The Last Word - May 2015
Body, Blood, Soul and Divinity
The ancient Romans persecuted Christians for many reasons. Some those reasons were based on misunderstandings of what Christians were all about. One of those misunderstandings has to do with the Eucharist. Romans heard rumors about eating a man's body and drinking his blood, and they quite understandably thought this might be cannibalism. The charge sounds outrageous to you and to me, but you have to admit, it is not hard to see how someone could get that impression.
I used to interview all the children making first Communion in the parish. I no longer do that because I now have three parishes and many more children. In those interviews, I was always very careful about how I spoke about the real presence of Christ in the Eucharist. Children can be very literal-minded and talking about drinking someone's blood (even that of Christ) could be confusing, if not downright distressing.
I am also rather uncomfortable with what are sometimes referred to as the Eucharistic miracles often dating back to the Middle Ages. Stories of these miracles speak about hosts that began to bleed or hosts that appeared to turn into a mass of living flesh. The faithful are not bound to believe in these things. Every Christian is free to make up his or her own mind. No Christian, indeed, is ever required to believe in any private revelation, even when that private revelation (such as those of Fatima or Lourdes) is approved by the Church. I realize that some Catholics may find such reports helpful to their faith and that is wonderful. But for me (and you can certainly disagree) the stories of these Eucharistic miracles distract from the full meaning of the Eucharist rather than advancing true devotion. Maybe it is just me?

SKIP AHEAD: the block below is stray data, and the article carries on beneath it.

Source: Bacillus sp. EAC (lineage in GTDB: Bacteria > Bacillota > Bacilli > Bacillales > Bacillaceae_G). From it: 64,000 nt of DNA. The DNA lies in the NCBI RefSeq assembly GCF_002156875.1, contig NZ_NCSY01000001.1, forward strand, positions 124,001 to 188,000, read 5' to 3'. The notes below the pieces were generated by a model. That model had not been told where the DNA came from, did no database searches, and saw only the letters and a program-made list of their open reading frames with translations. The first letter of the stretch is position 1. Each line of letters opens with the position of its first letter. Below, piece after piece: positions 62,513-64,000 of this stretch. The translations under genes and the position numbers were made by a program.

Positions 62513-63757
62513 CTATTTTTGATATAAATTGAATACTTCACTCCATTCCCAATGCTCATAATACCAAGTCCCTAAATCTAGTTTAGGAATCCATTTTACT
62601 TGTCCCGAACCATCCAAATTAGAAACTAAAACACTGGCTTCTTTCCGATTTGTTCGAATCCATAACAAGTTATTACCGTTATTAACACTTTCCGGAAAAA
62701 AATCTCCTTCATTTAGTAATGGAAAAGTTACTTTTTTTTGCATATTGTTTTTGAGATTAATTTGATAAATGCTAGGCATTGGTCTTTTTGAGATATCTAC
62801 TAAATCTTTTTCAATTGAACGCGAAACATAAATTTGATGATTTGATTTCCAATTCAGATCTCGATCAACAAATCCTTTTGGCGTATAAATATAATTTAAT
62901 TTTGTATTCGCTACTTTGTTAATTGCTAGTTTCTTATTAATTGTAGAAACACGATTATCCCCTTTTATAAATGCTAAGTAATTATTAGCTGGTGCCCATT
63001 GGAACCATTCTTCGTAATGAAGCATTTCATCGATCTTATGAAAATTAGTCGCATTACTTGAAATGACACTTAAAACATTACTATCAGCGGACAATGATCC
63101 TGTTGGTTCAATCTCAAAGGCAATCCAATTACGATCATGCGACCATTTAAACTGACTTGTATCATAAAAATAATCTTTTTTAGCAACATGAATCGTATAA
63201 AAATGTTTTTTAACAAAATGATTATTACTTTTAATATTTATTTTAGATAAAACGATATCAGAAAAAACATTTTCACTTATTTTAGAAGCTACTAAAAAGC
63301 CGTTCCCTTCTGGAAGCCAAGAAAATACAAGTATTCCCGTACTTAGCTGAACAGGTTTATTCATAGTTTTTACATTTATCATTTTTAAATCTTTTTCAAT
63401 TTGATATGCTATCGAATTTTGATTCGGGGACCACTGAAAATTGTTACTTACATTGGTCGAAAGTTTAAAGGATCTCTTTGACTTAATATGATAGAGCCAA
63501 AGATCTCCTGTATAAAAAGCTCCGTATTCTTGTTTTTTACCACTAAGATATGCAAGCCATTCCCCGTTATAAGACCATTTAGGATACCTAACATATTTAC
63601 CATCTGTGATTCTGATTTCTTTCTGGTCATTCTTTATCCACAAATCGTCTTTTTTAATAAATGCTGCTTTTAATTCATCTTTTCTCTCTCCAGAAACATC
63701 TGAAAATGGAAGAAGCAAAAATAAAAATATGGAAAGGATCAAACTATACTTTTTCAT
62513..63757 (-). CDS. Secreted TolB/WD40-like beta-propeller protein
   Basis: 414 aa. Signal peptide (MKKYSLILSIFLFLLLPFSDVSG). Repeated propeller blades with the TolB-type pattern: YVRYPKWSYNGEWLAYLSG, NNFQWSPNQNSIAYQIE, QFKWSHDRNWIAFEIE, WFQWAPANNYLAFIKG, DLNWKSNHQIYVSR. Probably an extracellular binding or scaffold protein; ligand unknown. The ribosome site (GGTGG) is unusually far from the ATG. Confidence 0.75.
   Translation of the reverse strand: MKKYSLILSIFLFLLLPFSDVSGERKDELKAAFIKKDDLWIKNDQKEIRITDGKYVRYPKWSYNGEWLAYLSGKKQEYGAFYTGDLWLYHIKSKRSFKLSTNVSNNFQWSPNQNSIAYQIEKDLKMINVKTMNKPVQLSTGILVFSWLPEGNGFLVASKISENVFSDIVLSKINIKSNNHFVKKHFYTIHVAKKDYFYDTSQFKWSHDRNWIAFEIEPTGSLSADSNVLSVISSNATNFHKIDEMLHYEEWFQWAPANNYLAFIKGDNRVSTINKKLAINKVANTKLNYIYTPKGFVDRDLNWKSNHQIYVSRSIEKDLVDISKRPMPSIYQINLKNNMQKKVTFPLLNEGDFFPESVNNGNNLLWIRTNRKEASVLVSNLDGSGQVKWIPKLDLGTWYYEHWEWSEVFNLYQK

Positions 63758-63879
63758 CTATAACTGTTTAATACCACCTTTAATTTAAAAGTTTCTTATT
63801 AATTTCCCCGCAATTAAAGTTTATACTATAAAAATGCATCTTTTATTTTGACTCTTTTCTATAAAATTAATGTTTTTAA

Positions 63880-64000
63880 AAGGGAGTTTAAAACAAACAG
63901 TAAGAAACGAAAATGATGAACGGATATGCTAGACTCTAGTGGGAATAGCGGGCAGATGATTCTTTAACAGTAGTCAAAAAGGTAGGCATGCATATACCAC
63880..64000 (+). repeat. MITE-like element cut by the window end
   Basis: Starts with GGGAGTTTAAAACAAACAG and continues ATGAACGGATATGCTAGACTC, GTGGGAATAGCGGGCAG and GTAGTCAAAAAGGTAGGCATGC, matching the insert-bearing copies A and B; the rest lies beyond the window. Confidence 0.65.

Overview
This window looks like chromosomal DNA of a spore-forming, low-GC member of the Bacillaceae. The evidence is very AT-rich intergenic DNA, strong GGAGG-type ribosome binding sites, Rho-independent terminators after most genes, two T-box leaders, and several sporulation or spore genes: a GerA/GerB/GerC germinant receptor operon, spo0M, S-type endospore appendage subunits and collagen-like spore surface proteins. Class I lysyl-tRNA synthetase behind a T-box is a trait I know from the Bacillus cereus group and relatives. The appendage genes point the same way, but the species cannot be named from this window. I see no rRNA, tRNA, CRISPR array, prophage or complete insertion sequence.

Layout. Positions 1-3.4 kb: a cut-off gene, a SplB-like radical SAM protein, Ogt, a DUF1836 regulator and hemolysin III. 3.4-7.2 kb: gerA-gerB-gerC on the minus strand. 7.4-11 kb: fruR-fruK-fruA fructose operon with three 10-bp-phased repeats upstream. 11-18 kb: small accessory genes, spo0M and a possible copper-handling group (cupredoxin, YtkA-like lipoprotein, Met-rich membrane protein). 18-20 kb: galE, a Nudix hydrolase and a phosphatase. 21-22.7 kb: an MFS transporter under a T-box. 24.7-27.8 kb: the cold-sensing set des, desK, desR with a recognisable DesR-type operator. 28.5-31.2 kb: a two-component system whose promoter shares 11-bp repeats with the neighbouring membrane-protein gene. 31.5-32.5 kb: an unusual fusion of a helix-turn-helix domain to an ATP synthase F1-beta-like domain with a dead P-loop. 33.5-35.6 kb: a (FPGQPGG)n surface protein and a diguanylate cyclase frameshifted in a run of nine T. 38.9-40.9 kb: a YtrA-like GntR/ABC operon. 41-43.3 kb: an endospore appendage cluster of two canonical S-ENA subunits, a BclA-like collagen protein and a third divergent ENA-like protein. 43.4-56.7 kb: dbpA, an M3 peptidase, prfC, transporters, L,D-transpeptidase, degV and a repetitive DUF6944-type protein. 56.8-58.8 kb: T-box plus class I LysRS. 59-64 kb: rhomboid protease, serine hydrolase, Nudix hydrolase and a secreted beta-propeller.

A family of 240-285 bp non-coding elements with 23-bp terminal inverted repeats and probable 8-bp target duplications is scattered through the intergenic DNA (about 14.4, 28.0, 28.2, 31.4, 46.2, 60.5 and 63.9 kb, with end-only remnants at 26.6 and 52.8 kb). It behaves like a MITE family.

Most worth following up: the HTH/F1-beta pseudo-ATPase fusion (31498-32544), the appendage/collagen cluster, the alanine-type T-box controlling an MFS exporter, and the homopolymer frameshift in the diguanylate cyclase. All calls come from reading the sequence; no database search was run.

You see, the Church has always taught and declared in the decrees of the Council of Trent that the whole Christ is present in each of the forms or species of the Eucharist. That is, the whole Christ is present under the form of bread after the consecration: "Body, Blood, Soul and Divinity." Similarly, the whole Christ, "Body, Blood, Soul and Divinity," is present under the form of wine after the consecration. It is never only the Body of Christ under the form of bread or only the Blood of Christ under the form of wine. It is those things but not only. The bread is truly changed, and the wine is truly changed. And we refer to them respectively as the Body and Blood of Christ, and so, they are by the power of the words of consecration. But, the Body is never present without the whole resurrected person of Christ, and the Blood is never present without the whole resurrected Christ. Christ is present in the Eucharist, whole and complete. That is why it is rightly said that even if you receive holy Communion only under the species of the bread and do not receive under both kinds, you still receive the whole Christ.
So, while I absolutely believe that the bread becomes His Body and the wine becomes His Blood, I sometimes prefer to speak of Christ giving Himself to us in the Eucharist; Christ entering into Communion with us. Maybe I am wrong, but I think that is sometimes more helpful and more clear. And, I think that makes it easier to speak of the presence of Christ in the Eucharist rather than leaving open the possibility of misunderstanding.
Rev. Msgr. Michael J. Henchal